rolled out Bugia dough

Frying the Bugie

Cooling fried Bugie before filling with chocolate or fruit jam

Bugie Piemontese styleYields about 24 small pastries or enough for 2-4

30 g butter, soft (2 TB)
30 g sugar (2 1/2 Tb)
2 eggs room temperature.
pinch salt
250 g pastry flour or all purpose
1 tsp baking powder
2 tsp orange flower essence or vanilla if you like
milk or white wine, 2 tablespoons to 1/4 c, if needed, which I think it will be
Oil for frying

Cream your butter and sugar till light.
Add the eggs, salt and mix well.
Lightly blend the flour and baking powder and don't over mix.
Add the orange flower essence, you could also use some orange or lemon peel for a bit more flavor though not traditional
and the milk or wine to make a very soft dough.
cover and let your dough rest about an hour at room temperature as long as your room isn't too warm.

Roll out in one go or 2 smaller pieces in a rectangle on a lightly floured surface, to about 1/4 inch thick
Cut into roughly 2 inch squares.
You don't want the dough too think or they won't puff as well.
Fry a few at a time in hot oil (375-400, a thermometer is very helpful), turning once.
Drain on absorbent paper.
Fill with Nutella filled pastry bag fitted with a medium sized plain tip. For Apricot jam you might need a larger tip, as the chunks of jam may clog.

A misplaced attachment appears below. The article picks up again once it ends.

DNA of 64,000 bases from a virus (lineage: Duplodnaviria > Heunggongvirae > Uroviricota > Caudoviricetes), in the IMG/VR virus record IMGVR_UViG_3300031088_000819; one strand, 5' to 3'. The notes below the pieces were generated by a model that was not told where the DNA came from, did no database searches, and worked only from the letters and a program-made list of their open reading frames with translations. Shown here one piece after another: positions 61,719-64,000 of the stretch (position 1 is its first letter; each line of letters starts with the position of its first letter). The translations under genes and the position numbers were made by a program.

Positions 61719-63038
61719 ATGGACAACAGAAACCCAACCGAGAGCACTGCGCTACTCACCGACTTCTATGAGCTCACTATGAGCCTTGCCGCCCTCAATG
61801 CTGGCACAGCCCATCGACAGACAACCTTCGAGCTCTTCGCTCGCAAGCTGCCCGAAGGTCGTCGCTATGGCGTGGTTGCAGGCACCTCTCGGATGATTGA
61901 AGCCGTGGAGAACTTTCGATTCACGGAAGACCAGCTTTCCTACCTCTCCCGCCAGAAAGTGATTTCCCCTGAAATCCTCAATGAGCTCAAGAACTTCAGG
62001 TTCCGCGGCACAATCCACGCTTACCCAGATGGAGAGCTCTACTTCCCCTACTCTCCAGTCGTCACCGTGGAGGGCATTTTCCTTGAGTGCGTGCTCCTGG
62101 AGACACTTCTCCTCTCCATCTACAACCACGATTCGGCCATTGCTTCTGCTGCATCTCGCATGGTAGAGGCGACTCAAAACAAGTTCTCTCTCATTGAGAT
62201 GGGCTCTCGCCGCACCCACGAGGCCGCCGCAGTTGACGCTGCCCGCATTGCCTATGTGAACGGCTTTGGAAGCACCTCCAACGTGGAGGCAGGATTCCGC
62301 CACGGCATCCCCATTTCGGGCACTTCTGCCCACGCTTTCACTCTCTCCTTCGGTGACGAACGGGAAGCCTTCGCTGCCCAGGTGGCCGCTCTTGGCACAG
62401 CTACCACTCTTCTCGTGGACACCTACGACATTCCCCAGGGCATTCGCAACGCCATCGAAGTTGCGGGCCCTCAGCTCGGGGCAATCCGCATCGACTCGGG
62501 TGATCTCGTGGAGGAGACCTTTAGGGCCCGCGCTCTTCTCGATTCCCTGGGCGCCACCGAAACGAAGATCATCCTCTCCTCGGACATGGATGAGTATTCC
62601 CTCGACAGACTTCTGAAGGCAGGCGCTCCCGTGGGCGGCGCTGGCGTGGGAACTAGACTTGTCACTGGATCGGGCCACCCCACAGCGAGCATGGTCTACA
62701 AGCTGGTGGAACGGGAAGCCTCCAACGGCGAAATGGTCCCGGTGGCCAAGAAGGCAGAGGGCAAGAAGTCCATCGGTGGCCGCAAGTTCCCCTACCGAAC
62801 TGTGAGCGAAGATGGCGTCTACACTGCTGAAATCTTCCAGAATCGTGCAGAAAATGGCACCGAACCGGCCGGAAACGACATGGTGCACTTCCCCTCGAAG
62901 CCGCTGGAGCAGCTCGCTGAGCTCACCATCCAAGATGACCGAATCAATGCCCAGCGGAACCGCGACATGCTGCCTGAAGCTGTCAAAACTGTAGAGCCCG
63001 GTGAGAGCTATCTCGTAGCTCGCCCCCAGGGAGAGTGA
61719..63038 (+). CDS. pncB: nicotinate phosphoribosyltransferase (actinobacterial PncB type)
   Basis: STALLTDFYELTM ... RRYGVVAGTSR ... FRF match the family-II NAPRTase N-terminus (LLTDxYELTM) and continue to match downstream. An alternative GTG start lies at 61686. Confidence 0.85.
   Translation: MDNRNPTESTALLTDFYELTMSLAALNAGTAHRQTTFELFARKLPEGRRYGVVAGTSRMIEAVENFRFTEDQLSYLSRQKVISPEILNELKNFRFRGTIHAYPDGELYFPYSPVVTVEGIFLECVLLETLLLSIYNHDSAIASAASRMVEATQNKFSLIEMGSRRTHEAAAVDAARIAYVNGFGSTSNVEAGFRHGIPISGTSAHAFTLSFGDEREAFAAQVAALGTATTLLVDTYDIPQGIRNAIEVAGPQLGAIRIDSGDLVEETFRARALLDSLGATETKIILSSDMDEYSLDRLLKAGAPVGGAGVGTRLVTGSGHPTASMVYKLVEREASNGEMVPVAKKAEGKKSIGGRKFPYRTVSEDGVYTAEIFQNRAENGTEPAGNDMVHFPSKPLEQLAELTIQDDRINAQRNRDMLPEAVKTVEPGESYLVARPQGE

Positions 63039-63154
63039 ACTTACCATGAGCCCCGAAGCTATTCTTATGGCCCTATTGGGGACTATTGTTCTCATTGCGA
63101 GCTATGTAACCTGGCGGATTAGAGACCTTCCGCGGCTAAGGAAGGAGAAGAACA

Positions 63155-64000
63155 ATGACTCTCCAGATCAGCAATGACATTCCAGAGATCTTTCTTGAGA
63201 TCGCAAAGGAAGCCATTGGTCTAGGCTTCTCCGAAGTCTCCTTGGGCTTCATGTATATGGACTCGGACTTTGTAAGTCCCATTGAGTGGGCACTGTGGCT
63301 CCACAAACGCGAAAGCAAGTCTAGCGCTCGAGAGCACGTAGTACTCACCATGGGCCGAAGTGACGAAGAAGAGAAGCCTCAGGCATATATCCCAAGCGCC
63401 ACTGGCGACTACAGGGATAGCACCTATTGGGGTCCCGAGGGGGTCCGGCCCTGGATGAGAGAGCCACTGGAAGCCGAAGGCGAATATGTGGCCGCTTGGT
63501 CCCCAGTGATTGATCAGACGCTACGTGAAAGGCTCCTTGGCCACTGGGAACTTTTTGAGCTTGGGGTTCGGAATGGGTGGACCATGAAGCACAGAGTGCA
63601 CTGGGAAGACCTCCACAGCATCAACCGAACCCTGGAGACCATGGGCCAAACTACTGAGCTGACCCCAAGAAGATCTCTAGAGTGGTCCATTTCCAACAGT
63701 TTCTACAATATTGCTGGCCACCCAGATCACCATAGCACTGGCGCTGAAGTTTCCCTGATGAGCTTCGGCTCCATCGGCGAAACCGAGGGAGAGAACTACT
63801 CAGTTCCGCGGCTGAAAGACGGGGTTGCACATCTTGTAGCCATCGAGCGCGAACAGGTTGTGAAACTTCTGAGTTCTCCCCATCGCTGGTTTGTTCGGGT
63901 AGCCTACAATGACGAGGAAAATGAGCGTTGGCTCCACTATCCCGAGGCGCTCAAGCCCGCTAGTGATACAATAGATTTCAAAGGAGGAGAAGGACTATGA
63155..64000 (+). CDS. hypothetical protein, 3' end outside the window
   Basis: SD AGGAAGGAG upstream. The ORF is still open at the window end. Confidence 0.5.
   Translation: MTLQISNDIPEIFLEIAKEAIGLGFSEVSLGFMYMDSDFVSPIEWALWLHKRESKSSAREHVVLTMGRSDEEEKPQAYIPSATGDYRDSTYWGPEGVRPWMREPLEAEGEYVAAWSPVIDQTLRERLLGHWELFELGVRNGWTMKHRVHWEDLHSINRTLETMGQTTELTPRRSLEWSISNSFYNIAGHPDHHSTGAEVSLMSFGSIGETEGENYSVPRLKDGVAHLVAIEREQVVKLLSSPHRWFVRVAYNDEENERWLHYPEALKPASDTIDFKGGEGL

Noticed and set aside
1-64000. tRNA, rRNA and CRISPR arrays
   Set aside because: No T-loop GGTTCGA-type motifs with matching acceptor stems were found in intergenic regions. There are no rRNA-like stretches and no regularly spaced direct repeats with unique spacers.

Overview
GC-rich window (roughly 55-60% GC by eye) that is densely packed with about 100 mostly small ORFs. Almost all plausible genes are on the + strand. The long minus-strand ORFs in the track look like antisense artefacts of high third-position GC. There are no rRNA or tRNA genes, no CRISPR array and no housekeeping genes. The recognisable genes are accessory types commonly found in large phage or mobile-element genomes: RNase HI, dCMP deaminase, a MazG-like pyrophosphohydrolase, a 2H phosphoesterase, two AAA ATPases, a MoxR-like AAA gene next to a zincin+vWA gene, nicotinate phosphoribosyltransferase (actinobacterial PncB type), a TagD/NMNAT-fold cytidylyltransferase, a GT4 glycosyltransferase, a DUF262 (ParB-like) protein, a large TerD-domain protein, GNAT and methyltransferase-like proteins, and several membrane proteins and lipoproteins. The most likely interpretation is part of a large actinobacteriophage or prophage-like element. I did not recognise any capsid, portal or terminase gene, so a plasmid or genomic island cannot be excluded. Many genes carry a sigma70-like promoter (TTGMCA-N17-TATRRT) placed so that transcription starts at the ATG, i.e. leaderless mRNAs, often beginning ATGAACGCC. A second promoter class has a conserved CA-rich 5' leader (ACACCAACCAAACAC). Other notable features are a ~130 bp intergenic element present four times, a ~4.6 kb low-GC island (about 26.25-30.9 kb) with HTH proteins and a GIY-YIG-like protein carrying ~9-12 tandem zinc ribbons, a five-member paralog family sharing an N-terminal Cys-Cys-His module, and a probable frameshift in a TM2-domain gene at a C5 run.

If you don't have a sufficient puff, slice and spread Nutella or jam on one half and put back together.
Sprinkle with powdered sugar and serve.


Michelle | Bleeding Espresso said...

Why liars have never been quite so attractive!

I've been thinking about doing a fried dough and Nutella combo too but I won't make it in time for this year's festival...which means I have plenty of time to recipe-test for next year ;)

Thanks so much for participating!

joe@italyville.com said...

Wow... those look amazing! If you ever need a "tester" let me know:)

Anonymous said...

Oh my! These are just TOO good! :)

creampuff said...


You could lie to me whenever you wanted as long as you gave me a plate of these! Beautiful!

Rowena said...

I saw your bugie post in my reader and thought "Acch! I'll have to update my post to include these!!" I actually pointed a link to your fritelle di mele because it was among the very few entries to have anything to do with carnevale/traditions and fried stuff in general.

And the world only thinks of us as the land of pizza and spaghetti. Hmmmpf!!

Bella Baita Marla said...

Ciao Raggazzi,
Thanks for all the great comments.
I always need tasters Joe.
I'm not lying when I say thanks for your comments and links pointing in my direction! Marla

Anonymous said...

Nice... with Nutella! I love Chiacchiere... we call them like that in my hometown.

Proud Italian Cook said...

Marla, Amazing!! I could just imagine the taste! Yummm

ThreeTastes said...

Really enjoyed this post, not only for the decadent looking pastries with a fun-say-name, but also your fun facts about the Piedmont. TicTac's are from Italy? -- I'm enlightened today! It's been years since I've had Nutella, but now you've tickled what is a very expensive habit in these parts! ; P

Unknown said...

Marla, if I do indeed die someday without having had the absolute pleasure of meeting you again, and your husband and family at beautiful Bella Baits, to admire and delight in your incredible creations, home and life ... please know that this experience was at the very top of my dreams. I am not a liar.